It was in America that horses first roamed.
A million years before the birth of man, they grazed the vast plains of wiry grass
and crossed to other continents over bridges of rock soon severed by retreating ice.
They first knew man as the hunted knows the hunterRead more...
Reviews, Books - Eleanor Rigby by Douglas Coupland Reviewed by Steve Rudd
I realise that by deciding not to do things, I've lost millions of threads of chance
and opportunity to have new experiences, to meet new people - to be alive, really.
So now I'm going to start doing things I'm bad at again. Heck, I'm going to do things
Reviews, Books - The Cossacks by Leo Tolstoy Reviewed By Steve Rudd
The one way to be happy is to love, to love self-denyingly, to love everybody and everything.
If you fancy a nice little slab of classic literature, then this beauty of a story might be for you.
Set on the harsh Russian Steppes back in the nineteenth century, this simple-living
Reviews, Books - Pink by Gus Van Sant Reviewed By Steve Rudd
Famed Hollywood-based director Gus, like actor Ethan Hawke, is now making his name as an author too.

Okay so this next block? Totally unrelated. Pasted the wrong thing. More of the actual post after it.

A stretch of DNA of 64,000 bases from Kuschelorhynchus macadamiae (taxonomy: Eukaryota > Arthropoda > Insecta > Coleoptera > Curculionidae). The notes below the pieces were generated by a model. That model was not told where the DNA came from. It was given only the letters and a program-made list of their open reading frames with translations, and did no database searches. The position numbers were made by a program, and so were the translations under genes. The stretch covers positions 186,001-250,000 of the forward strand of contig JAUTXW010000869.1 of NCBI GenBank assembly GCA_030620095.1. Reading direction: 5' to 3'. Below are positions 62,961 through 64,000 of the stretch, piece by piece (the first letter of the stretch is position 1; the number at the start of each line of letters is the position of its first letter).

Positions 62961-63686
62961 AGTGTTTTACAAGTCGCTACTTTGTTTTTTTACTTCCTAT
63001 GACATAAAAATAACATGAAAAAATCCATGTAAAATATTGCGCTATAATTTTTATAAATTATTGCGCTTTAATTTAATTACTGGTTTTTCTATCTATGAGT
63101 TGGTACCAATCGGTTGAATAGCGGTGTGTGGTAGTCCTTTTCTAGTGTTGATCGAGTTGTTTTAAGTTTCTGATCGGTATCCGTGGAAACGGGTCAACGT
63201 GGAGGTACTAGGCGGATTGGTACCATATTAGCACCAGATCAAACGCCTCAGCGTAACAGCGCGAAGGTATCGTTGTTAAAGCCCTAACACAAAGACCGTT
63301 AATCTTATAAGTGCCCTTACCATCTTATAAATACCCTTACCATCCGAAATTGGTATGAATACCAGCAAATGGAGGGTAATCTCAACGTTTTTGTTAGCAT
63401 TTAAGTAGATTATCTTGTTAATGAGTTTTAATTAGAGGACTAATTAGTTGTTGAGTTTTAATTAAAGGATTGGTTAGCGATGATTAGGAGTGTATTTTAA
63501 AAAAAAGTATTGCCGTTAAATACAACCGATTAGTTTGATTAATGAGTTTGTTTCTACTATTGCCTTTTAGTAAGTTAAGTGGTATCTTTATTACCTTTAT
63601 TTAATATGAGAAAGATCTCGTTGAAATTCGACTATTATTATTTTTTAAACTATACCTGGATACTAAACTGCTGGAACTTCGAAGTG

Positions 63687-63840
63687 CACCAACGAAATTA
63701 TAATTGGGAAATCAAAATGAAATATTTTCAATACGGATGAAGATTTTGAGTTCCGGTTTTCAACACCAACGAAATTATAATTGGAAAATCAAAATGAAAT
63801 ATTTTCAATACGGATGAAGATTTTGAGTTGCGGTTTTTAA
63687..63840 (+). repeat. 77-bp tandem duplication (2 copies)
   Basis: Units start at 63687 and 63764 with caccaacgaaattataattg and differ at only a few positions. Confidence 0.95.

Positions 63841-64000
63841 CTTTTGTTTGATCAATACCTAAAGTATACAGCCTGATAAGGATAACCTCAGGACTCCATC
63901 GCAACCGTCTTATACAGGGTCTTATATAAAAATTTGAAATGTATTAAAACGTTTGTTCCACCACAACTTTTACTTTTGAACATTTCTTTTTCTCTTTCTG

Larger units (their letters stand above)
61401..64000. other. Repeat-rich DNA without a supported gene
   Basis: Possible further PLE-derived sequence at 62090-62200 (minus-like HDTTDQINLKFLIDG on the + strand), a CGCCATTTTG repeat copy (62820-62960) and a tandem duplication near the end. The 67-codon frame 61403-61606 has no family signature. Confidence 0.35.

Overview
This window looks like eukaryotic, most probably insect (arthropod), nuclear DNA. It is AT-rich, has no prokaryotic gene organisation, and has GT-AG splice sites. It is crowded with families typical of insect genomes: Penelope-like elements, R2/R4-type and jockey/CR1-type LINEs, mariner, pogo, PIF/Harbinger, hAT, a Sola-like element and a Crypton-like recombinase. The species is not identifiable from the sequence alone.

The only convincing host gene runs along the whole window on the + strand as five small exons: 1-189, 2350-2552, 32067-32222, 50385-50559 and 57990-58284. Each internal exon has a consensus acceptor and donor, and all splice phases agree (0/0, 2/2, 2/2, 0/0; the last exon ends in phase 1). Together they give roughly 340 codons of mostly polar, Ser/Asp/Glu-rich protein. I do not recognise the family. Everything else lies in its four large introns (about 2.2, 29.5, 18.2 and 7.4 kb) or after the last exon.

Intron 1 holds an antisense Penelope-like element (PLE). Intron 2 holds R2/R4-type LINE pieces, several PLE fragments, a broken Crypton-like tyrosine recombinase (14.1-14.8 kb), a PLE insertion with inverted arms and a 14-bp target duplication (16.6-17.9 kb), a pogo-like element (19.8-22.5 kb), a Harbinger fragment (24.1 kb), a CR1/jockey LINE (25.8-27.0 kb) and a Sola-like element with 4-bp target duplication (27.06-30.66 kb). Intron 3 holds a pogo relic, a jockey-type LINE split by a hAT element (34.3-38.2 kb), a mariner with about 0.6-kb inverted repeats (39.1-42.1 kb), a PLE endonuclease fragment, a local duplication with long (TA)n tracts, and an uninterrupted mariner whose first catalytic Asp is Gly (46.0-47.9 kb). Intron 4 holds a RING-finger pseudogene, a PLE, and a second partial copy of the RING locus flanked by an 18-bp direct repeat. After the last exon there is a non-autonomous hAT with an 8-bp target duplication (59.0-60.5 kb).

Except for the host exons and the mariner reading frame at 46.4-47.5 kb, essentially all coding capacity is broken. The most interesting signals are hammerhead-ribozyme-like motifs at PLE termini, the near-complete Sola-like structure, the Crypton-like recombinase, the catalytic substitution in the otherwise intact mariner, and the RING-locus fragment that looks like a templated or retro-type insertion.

This is his debut novel, and a bizarrely tripped-out one at that, putting the reader in the mind of
Douglas CouplandRead more...
Reviews, Books - God's Debris by Scott Adams Reviewed by Katherine Horrex
God's Debris explores the philosophy of physical science within a fictional story.
It was written by Scott Adams, creator of Dilbert and is the number one best-selling
E-book on the planet.
Adams himself describes it as a
Reviews, Books - Ice Run by Steve Hamilton Reviewed by Steve Rudd
This is Steve's sixth action-thriller novel, and it is arguably his most exciting and accomplished so far.
Michigan-born Steve sets all his work in such a perpetually snowbound state
(or so it would seem from reading his work),